Junior technical trade schools were established in British Malaya to equip students with technical skills such as bricklaying, plumbing, construction and mechanical and electrical fittings. In Singapore, the first government technical trade school was set up at Scotts Road in 1929.

The school was relocated to Balestier Road in 1940, but due to the Second World War, its technical classes only began in 1948. The Balestier Junior Technical Trade School lasted until 1963, when it was restructured to become the Singapore Vocational Institute, with its training and courses managed by the Vocational and Industrial Training Board (VITB).

In 1992, the Ministry of Education (MOE) decided to introduce the Institute of Technical Education (ITE) as a post-secondary institution to improve the employability of vocational trainees. With the new implementation, the Singapore Vocational Institute was replaced by ITE Balestier, which had its new premises built and operated at the former Rayman Estate from 1994 to 2013. Today, the site is occupied by Northlight School.

Other than Balestier Junior Technical Trade School, there were several other schools at the McNair-Towner vicinity during the fifties and sixties, including the McNair Road School, Whampoa School, Griffiths School, Balestier Road Boys’ School and Balestier Girls’ School.

The McNair Road School first started as McNair Road English School in 1925, but was shut down during the Second World War and had its premises used by the military. After the war, the school buildings were returned to the Singapore Education Department.

In 1950, McNair Road School became one of Singapore’s first four schools – the other three being Duchess Road School, Anthony Road School and Monk’s Hill School – to be opened under the Supplementary Education Plan. It was part of the colonial government’s 10-year postwar educational program to provide primary education to almost 9,000 students in Singapore. A total of eighteen schools were opened in the $1.5 million project.

McNair Road School was eventually merged into Rangoon Road Primary School in 1968.

Originally known as Towner Road School, Griffiths School was renamed after James Griffiths (1890-1975), the British Secretary of State for the Colonies who visited Singapore and officially opened the school in 1950.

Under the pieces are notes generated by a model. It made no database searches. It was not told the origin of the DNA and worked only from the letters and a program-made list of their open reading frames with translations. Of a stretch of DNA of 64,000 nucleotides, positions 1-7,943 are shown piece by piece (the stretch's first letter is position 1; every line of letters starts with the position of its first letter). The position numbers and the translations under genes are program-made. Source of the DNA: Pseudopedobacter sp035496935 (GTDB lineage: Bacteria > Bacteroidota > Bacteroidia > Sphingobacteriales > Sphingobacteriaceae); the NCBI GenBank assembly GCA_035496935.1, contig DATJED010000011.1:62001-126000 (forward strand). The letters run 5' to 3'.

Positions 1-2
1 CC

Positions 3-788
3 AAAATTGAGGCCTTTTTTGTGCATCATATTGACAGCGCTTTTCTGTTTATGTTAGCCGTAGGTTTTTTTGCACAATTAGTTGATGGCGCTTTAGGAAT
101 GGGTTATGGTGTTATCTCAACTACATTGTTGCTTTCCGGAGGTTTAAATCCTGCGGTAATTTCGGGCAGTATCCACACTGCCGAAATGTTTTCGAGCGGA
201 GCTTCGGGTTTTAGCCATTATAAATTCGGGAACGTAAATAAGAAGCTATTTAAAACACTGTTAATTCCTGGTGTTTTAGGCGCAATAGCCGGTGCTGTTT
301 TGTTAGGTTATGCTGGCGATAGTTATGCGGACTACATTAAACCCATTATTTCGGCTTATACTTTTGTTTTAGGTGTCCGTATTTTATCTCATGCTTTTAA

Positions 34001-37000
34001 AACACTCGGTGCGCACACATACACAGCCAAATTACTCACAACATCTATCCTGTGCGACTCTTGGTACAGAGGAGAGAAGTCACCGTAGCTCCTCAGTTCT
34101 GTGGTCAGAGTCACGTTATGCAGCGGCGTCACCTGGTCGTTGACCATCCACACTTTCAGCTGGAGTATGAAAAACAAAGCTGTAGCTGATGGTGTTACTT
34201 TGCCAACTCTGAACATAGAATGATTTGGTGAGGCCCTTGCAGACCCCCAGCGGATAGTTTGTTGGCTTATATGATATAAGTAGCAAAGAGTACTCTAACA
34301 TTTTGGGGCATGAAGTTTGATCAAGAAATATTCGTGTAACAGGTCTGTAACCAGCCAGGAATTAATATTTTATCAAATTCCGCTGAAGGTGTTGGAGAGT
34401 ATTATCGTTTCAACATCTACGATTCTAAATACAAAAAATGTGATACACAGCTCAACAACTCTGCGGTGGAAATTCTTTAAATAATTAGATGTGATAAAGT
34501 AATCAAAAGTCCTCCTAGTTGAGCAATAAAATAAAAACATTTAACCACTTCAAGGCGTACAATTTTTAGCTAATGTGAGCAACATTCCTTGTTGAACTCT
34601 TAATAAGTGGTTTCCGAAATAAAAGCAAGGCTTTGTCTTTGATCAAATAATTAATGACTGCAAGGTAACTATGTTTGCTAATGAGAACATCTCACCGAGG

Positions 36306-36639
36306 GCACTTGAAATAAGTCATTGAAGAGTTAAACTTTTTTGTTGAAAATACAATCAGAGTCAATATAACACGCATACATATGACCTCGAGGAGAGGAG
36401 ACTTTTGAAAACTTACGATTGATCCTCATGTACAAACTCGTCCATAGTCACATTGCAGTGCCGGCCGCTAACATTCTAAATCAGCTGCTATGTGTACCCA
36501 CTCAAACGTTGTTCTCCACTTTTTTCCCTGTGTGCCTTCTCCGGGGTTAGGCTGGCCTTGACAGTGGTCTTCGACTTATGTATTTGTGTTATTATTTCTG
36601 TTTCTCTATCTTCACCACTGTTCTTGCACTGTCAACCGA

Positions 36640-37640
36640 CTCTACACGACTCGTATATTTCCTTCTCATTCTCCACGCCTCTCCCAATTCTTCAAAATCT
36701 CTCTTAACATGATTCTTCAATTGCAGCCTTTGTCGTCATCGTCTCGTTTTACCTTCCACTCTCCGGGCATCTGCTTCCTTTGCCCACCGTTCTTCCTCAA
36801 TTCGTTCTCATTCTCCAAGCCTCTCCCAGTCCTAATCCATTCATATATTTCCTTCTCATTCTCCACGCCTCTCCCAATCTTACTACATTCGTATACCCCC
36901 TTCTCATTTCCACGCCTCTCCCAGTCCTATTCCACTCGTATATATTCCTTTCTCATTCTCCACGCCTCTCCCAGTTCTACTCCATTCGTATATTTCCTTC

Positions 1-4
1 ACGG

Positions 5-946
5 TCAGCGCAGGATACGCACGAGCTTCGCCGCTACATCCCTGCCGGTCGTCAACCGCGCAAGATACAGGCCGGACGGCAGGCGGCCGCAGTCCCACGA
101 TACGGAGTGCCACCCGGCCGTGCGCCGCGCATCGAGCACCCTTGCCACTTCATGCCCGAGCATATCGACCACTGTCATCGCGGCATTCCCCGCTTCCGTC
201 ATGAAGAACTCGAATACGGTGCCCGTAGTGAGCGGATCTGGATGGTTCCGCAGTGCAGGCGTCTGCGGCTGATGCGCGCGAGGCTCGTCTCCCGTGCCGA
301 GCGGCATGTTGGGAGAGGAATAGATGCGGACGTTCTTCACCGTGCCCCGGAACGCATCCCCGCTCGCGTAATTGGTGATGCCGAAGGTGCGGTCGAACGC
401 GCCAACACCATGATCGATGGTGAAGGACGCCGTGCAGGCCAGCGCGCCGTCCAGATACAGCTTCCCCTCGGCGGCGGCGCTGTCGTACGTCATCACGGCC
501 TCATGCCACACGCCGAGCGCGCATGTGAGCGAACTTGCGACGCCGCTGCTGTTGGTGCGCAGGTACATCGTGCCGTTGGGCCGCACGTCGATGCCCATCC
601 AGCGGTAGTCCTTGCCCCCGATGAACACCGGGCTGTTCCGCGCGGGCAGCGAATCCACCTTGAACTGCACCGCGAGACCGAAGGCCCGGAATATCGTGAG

In 1982, the school faced closure due to declining enrolment, and was forced to merge with Balestier Girls’ School to form Moulmein Primary School. It got its name Griffiths back when the primary school was relocated to Tampines in 1988.

Griffiths Primary School merged once again in 2015, together with Qiaonan Primary School, to form Angsana Primary School. The second controversial merger might see the name Griffiths permanently walk into history.

The eighties and nineties saw the numerous old schools at McNair-Towner ceased to exist, replaced by the newer ones in May Primary School, Towner Primary School and the Precision Engineering Institute (McNair Campus).

There were other schools too, along McNair and Towner Roads, that provided education to students with special needs. Examples were the MINDS (Movement for the Intellectually Disabled of Singapore) Towner Gardens School, Spastic Special School and the Rainbow Centre Balestier Special School. The latter was established in 1995; its premises was later converted into the Singapore Boys’ Hostel.

Shitoryu Karate Association

One of the former tenants at McNair Road was the Shitoryu Karate Association (SKA). Originally known as Singapore Karate Association, the karate school had its history dated back to the early sixties. It was founded in 1964 by a group of martial arts enthusiasts and professionals, and was based at the bungalow belonging to one of its founders, a police officer, at McNair Road.

During the first decade of its establishment, karate instructors were invited from Japan to impact the skills to local students who had signed up for the courses. Tough training were then carried out at the McNair Road bungalow’s courtyard.